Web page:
Flavor Trends, Strategies and Solutions for Menu Development

Globe Trotting Commodity boards showcase how to harness trending global flavors

flavor profile.
PHOTO CREDIT: National Mango Board

Ready for Rendang

This Indonesian Braised Goat features a rempah (Malaysian spice paste) of galangal, ginger, garlic, chiles, coriander and cumin, which combines with lemongrass and the braising liquids of coconut milk and tamarind juice to create a tender and flavor-packed dish. “This dish from the culinary team at Stanford University Residential & Dining Enterprises is an adaptation of the classic Indonesian dish Goat Rendang, a traditional braise redolent with aromatic spices and coconut milk,” says Catherine Golding, business development manager for True Aussie Beef & Lamb. “The mix of spices and lemongrass blooms in hot oil before searing and stewing mild, tender Aussie goat in coconut milk and tamarind juice for deep, rich, and, most importantly, authentic flavor. As the popularity of alternative proteins continues to rise, dishes like this one are a powerful lure for guests, served simply with rice or roti-style flatbreads.”

Meat & Livestock Australia

Further Afield

Potatoes can be the perfect canvas to experiment with global flavors. In this dish of Chinese-inspired Soy-Glazed Yukon Gold Potatoes, created by chef Shirley Chung on behalf of Potatoes USA, sweet, spicy and savory combine for big flavor. Soy sauce and molasses blend with Serrano chile and anchovy to create a balanced flavor profile rich with umami. Finished with toasted sesame seeds and chopped chives to add texture and herbal freshness, this dish is adventurous while both approachable and simply prepared. “This is a great example of how global flavors can be incorporated into familiar foods without complicated techniques or a lot of obscure ingredients,” says Chung. “The potato absorbs all the bold flavors, and the crispy yet melt-in-your-mouth texture is a perfect combination.”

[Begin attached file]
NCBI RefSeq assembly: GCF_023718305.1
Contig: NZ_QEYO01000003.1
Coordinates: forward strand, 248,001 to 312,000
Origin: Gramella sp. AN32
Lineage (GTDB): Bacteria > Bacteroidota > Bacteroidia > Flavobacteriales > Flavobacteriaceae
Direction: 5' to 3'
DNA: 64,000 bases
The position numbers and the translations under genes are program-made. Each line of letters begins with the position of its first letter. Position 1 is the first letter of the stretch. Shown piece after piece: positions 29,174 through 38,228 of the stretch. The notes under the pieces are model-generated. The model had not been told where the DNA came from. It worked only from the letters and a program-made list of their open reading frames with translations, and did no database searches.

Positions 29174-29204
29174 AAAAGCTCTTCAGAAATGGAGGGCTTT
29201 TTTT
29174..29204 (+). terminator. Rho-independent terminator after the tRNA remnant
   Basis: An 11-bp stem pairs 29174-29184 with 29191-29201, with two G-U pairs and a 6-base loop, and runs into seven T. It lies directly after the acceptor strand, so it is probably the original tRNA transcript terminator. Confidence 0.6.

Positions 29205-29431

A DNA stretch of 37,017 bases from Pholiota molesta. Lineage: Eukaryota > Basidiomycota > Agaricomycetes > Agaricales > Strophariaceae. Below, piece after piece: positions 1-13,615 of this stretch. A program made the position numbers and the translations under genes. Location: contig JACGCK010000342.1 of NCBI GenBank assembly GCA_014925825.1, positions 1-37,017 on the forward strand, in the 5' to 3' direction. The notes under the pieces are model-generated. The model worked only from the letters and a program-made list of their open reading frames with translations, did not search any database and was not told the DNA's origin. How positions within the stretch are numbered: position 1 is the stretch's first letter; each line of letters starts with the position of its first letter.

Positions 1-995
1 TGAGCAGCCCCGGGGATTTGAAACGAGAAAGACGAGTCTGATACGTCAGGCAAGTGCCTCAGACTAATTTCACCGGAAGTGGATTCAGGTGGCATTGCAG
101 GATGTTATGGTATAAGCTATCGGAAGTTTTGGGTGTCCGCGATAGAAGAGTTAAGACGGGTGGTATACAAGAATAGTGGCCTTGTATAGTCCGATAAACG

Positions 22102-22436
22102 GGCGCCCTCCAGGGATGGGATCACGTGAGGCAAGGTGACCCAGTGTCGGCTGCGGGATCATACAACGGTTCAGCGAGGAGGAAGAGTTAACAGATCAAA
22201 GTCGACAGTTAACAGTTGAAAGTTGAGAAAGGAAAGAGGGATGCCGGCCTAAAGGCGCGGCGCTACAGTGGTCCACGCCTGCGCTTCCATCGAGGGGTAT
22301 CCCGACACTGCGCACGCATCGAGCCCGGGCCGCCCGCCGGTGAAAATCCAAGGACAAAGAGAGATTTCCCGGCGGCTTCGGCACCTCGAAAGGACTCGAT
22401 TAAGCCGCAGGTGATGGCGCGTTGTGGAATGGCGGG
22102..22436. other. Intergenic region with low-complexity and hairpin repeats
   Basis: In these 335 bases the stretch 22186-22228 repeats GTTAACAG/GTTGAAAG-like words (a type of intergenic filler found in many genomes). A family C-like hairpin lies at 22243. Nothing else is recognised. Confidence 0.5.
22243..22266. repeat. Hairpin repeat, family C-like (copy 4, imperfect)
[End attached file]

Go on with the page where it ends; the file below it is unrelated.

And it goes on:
Potatoes USA

Sweet Discovery

Sambal-Honey Braised Collard Greens present an on-trend mash-up of Southeast Asian and popular Southern cuisine. Here, the greens are braised with sambal, vegetable broth and honey, with fresh chopped aromatics, for a unique Asian-Southern spin. A dukkah (chopped topping) of dark toasted peanuts, cilantro, lime zest and honey finishes the dish. “The global profiles add unique flavor and interest to a traditional Southern staple, expanding its appeal to today’s adventurous flavor-seekers,” says chef John Csukor of KOR Food Innovation, on behalf of the National Honey Board. “The sambal-honey-vegetable broth marries the familiar with the exotic to deliver a unique and craveable flavor experience.”

National Honey Board

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